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Since the outbreak of the coronavirus, concerns have been repeatedly raised over the disproportionate ways Black Americans have suffered under the constant unaddressed health inequities in our communities.

This month, a new Brookings Institute report titled, “The Hamilton Project, Racial Economic Inequality Amid the COVID-19 Crisis,” states that the coronavirus is now the third leading cause of death among Black Americans, following heart disease and cancer.

The report was co-authored by Trevon Logan, professor of economics at the Ohio State University, and Bradley L. Hardy of the American University in Washington D.C.

Research from the study shows that the higher mortality COVID-19 rates found in Black American communities are due to proximity to preexisting health conditions. Black Americans are also more likely to be employed in front-facing or service industries and are more than twice as likely to share their living quarters with more people, increasing chances of exposure.

“If I told you on January 1 that a new virus that we did not even know about would, in August, be the third leading cause of death for Black Americans, our hair should have been set on fire and we would have an extensive public policy response to this unprecedented pandemic,” Logan told CBS.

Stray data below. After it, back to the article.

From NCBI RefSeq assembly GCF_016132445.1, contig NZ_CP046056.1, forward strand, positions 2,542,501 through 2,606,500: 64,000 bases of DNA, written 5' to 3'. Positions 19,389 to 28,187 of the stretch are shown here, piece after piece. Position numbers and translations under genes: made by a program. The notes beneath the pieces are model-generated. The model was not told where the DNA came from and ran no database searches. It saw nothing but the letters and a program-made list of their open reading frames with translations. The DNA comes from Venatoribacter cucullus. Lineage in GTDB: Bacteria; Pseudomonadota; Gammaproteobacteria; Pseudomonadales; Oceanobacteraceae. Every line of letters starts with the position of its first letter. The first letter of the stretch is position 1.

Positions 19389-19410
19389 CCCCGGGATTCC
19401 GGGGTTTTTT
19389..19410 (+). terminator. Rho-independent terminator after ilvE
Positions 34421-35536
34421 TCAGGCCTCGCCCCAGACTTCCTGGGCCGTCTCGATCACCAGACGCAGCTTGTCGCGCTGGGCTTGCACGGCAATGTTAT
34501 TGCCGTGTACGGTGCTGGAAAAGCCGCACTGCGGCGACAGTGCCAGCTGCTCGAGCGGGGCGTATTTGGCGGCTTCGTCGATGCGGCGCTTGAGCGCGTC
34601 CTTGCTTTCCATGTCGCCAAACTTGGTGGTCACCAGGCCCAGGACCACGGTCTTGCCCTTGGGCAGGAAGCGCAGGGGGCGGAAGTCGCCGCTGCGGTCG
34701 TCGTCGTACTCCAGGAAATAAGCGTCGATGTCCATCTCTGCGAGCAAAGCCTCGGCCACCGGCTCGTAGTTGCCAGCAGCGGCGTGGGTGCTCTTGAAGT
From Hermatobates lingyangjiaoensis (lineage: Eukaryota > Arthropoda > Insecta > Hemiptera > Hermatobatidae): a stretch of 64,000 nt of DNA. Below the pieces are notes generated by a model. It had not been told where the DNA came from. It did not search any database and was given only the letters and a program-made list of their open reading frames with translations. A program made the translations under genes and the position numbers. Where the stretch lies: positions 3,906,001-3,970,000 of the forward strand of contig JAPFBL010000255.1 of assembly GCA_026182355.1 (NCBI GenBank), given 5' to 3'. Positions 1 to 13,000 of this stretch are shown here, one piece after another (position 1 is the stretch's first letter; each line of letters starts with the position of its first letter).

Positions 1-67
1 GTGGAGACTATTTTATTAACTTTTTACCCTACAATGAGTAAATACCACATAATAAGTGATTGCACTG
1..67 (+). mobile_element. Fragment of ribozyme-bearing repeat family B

“The outsized challenges that Black Americans are facing are a reflection of the generally diminished economic position and health status that they faced prior to this crisis,” the Brookings report reads. “Several pre– COVID-19 economic conditions—including lower levels of income and wealth, higher unemployment, and greater levels of food and housing insecurity—leave Black families with fewer buffers to absorb economic shocks and contribute to Black households’ vulnerability to the COVID-19 economic crisis.”

Logan and Hardy also argue that economic disparities are linked to their findings and note that without an action plan rooted in policy, the numbers will remain on the rise in Black communities.

“Ultimately, robust, reliable fiscal policy responses to the crisis will help to reduce the negative impacts of the pandemic on families,” the report states. “If the economic and public health crisis continues at its current pace, many American families will require such assistance, including a disproportionate share of Black families.”

According to The Washington Post, the number of coronavirus cases in the United States is approaching 6 million, while the U.S. death toll is nearing 180,000.

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